“Women have more to lose in the horrible business than some men have; for they often lose more than life itself when their men are killed; ….. the destruction of the human race too is felt more bitterly and more deeply by those who through suffering and anguish have brought the human race into the world.”

Isabella spent the last six years of her life (1918-1924) promoting peace and international co-operation through her work for the Women’s International League. From 1919 to 1922 Isabella Ford was a delegate to the annual Women’s International League Congress. As well as all that…  Isabella wrote three novels; was a witty speaker; was an accomplished pianist and an artist; and was president of the Leeds RSPA (animal protection). She also concerned herself with Green issues and the Girl Guide movement.

Sources: The Ford family; Quentin Fowler and Adel Quaker Meeting; Sybil Oldfield ‘Doers of the Word’ published 2006 Clive Barrett ‘Ellen Heaton Lecture’ 2014.

Herbert Senior 1887-1997

Here’s a post about another Leeds conscientious objector who became one of the Richmond 16.  With thanks to Gary Perkins, author of Bible Student Conscientious Objectors in World War 1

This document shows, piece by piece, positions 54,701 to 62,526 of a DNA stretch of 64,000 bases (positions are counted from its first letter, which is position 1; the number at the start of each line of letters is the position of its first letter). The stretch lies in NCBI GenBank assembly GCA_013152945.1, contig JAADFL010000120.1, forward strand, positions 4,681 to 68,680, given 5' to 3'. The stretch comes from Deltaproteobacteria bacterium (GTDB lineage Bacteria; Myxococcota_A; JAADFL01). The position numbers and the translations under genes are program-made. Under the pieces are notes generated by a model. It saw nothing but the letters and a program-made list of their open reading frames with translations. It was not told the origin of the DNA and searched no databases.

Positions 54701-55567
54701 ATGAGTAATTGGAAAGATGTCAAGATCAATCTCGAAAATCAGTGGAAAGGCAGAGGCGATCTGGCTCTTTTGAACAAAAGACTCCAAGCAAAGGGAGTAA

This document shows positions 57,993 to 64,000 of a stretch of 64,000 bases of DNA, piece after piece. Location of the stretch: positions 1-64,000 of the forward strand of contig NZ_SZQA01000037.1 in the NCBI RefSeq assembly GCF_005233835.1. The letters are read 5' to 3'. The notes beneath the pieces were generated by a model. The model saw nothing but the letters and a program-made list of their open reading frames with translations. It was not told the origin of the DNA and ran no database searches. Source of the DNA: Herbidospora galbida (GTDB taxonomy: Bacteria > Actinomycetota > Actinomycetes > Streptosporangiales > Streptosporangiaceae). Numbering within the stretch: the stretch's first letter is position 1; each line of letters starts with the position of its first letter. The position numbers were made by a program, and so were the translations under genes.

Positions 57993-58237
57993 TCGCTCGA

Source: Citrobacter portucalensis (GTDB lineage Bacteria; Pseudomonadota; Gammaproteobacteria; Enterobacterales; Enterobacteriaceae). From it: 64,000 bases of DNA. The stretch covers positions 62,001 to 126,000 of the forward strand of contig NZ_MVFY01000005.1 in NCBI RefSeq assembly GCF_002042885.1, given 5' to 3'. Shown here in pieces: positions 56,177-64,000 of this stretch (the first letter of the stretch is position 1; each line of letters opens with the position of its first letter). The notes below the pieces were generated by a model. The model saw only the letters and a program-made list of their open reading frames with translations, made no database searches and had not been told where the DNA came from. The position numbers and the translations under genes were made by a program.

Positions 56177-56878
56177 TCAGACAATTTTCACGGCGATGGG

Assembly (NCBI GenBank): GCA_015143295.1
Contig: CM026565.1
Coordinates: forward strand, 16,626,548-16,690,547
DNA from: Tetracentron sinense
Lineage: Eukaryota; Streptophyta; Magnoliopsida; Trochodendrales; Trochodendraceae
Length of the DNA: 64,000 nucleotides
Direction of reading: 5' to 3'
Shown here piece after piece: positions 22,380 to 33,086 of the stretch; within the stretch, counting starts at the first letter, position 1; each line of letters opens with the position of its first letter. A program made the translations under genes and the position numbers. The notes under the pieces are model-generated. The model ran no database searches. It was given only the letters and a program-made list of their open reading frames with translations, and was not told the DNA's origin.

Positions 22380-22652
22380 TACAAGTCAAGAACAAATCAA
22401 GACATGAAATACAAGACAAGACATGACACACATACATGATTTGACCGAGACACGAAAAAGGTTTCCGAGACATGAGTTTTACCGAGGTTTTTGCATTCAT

As a young man, Charles Herbert Senior admired the writings of American Bible teacher, Charles Taze Russell. Since 1877, Russell had anticipated that 1914 would be a time of great distress. As Christians, Bible Students expected to be unpopular and could be identified by ‘cross and crown’ lapel badges they wore, which reminded them that one had to bear adversity before experiencing glory.


Senior became an early member of the Leeds Ecclesia of the International Bible Student Association, and toured the British Isles between 1914-16 as a member of the 20 person team presenting the Photo-Drama of Creation in all major towns and cities. The Photo-Drama commenced operation in June 1914 and was strong in its condemnation of war, particularly the role of religion in supporting it.

Like most Bible Students of conscription age, Senior anticipated a time when “They will hand you over to local courts … for a witness to them and the nations.” (Matthew 10: 17, 18) This appeared to be the case when Senior applied for exemption as a conscientious objector in March 1916. Here, Senior was told that if everybody in England was of his opinion “the Germans would have no difficulty in overcoming us.” He replied explaining that “if everybody was of my opinion there would be no war at all.” The comment was met by rapturous applause from the public gallery which consisted of several well-known members of the Society of Friends in Leeds and members of the local IBSA Ecclesia. Despite this, his Tribunal granted exemption from combatant services only (i.e. he was expected to join the Non-Combatant Corps).